BOULDER, CO (July 14, 2022)—A recent Mackinac Center report claims that the proposed Michigan Student Opportunity Scholarship (MSOS) neovoucher program has the potential to create fiscal benefits for the state of Michigan and its school districts. Its conclusions were examined in a new review, however, and found faulty.
Christopher Saldaña of the University of Wisconsin-Madison reviewed Michigan Student Opportunity Scholarships: Overview and Fiscal Analysis. He found it to be more misleading than useful, with poorly grounded assumptions and a narrow use of research.
States fund neovoucher programs through tax-credited donations, which sets up a more complicated fiscal analysis that requires more assumptions than a conventional voucher policy. To inform its key assumptions about the factors influencing the fiscal impact of neovoucher policies, the report relies overwhelmingly on problematic reports and approaches produced by think tanks that regularly advocate for school choice.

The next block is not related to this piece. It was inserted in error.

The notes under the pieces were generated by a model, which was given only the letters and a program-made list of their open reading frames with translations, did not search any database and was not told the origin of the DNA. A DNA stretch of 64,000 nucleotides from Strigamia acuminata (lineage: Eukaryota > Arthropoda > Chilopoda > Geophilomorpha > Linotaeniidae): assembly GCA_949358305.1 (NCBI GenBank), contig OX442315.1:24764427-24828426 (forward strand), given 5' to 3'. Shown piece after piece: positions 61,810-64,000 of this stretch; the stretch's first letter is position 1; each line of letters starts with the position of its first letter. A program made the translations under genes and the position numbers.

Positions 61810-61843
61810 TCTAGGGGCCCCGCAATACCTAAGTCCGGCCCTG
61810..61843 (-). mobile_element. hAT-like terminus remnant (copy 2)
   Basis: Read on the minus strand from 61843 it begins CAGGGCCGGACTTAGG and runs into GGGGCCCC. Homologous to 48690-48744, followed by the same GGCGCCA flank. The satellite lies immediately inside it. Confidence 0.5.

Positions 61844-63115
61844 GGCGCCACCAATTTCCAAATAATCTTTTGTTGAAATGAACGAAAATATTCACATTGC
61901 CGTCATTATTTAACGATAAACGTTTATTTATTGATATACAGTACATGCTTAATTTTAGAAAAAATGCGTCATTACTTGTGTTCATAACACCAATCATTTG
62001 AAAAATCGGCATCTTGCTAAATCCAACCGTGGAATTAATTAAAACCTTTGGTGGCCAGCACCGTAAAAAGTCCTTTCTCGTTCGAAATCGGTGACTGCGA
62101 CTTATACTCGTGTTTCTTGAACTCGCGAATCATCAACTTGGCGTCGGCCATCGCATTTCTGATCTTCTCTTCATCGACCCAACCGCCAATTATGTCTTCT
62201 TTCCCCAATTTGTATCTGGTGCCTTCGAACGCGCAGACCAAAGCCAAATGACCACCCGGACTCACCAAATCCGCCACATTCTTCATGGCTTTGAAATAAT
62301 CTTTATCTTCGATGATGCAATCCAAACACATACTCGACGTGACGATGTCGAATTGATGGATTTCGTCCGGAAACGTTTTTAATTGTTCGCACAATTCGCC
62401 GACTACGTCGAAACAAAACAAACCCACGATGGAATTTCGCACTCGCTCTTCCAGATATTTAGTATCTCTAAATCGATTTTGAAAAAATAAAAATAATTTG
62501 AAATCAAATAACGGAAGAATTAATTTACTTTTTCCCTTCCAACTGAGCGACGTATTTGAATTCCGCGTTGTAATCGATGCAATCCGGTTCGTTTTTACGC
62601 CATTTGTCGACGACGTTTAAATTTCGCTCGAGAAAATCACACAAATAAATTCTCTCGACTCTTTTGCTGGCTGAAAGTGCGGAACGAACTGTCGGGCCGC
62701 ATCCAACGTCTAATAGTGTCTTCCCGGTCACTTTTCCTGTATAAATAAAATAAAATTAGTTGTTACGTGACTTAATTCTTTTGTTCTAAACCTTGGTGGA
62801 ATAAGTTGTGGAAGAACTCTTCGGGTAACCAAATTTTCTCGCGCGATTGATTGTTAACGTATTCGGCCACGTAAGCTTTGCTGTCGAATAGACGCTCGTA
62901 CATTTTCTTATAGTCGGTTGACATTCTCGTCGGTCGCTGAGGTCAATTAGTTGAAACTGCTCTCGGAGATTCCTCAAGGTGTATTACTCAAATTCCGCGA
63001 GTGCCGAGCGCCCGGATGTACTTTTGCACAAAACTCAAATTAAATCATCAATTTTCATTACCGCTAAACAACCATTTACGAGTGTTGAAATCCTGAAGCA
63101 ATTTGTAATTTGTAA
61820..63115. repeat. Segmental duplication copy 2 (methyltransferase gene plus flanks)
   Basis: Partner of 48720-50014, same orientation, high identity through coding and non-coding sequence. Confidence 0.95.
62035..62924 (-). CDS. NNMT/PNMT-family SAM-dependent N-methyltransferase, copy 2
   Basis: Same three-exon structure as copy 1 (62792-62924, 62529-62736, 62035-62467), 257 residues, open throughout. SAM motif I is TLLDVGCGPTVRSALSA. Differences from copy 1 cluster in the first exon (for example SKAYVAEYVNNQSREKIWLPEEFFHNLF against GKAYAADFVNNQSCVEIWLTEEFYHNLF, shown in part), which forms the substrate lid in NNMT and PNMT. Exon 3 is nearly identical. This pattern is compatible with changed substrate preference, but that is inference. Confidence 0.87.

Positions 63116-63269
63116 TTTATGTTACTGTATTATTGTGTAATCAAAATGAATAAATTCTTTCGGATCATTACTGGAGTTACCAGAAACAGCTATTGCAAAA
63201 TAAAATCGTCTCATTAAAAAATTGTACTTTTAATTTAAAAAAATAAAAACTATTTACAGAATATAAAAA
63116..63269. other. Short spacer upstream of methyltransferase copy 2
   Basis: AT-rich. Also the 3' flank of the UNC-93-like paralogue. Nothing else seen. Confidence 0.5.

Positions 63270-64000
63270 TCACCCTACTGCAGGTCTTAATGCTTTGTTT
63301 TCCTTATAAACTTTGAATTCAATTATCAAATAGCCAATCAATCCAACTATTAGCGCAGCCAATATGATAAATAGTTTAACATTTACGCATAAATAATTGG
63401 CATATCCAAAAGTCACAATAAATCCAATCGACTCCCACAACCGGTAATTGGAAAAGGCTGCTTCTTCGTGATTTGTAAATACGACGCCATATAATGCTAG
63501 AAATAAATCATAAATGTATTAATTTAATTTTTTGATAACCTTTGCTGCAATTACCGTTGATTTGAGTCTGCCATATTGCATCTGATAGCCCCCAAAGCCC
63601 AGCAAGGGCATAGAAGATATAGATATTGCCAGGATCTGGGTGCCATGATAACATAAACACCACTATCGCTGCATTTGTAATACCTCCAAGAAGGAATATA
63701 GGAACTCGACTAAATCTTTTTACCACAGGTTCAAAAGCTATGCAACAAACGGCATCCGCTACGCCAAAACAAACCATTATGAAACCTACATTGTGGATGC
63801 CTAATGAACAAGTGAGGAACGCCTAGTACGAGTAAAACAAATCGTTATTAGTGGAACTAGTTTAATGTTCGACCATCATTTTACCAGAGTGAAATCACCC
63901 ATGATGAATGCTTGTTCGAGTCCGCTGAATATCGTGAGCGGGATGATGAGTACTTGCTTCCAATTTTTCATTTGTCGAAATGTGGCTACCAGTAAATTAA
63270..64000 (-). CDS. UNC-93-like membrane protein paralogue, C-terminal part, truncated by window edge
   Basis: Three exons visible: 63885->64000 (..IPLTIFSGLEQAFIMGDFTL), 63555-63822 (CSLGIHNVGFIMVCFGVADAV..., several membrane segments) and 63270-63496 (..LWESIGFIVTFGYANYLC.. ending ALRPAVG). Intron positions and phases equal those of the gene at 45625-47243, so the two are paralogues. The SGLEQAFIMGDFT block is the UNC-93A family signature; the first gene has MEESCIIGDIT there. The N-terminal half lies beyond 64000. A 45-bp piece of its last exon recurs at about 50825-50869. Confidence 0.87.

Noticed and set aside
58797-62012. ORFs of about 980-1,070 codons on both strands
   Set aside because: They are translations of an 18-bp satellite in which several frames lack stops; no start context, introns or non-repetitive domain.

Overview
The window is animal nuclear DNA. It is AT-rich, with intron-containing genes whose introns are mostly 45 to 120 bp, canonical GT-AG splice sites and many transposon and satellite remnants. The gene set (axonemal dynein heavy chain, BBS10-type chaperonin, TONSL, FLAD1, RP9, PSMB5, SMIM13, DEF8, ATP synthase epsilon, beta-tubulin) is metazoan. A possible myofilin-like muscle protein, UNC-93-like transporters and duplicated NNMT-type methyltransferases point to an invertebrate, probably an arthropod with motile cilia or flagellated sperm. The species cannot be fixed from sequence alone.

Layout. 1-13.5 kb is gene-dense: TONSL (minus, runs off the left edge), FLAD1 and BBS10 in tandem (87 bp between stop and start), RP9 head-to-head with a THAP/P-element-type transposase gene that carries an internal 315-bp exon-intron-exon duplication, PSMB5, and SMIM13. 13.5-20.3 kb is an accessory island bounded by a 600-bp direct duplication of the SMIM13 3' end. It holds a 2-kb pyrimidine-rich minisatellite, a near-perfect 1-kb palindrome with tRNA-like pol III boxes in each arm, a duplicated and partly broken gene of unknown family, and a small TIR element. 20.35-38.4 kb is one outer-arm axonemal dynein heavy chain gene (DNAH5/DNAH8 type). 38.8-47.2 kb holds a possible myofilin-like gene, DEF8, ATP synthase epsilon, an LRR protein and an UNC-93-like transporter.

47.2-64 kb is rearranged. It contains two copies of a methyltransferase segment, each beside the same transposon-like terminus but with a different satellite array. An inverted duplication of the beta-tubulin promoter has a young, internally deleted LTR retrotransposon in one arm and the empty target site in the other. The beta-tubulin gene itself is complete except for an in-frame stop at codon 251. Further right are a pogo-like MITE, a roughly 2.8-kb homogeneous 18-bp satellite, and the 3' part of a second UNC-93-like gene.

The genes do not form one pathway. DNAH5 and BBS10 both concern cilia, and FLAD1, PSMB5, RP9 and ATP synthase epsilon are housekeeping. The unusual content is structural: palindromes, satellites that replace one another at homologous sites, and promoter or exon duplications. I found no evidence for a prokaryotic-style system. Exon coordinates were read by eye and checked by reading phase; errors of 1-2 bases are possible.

Because of this, Professor Saldaña concludes, the report paints a misleadingly rosy picture of how the MSOS will impact the state’s finances and the finances of its school districts. On closer examination, the assumptions the analysis relies upon are flawed in several ways, rendering the report’s results, conclusions, and broad policy recommendations useless for Michigan policymakers.
Legislation creating the MSOS program was passed by the Michigan legislature in 2021 but vetoed by the state’s governor. A group called “Let MI Kids Learn” is now attempting to revive it through a petitioning (signature-gathering) process unique to Michigan. With enough signatures, the legislature can again pass the legislation and it would become law without the governor’s approval.
Find the review, by Christopher Saldaña, at:
Find Michigan Student Opportunity Scholarships: Overview and Fiscal Analysis, written by Ben DeGrow and Martin Lueken and published by the Mackinac Center, at: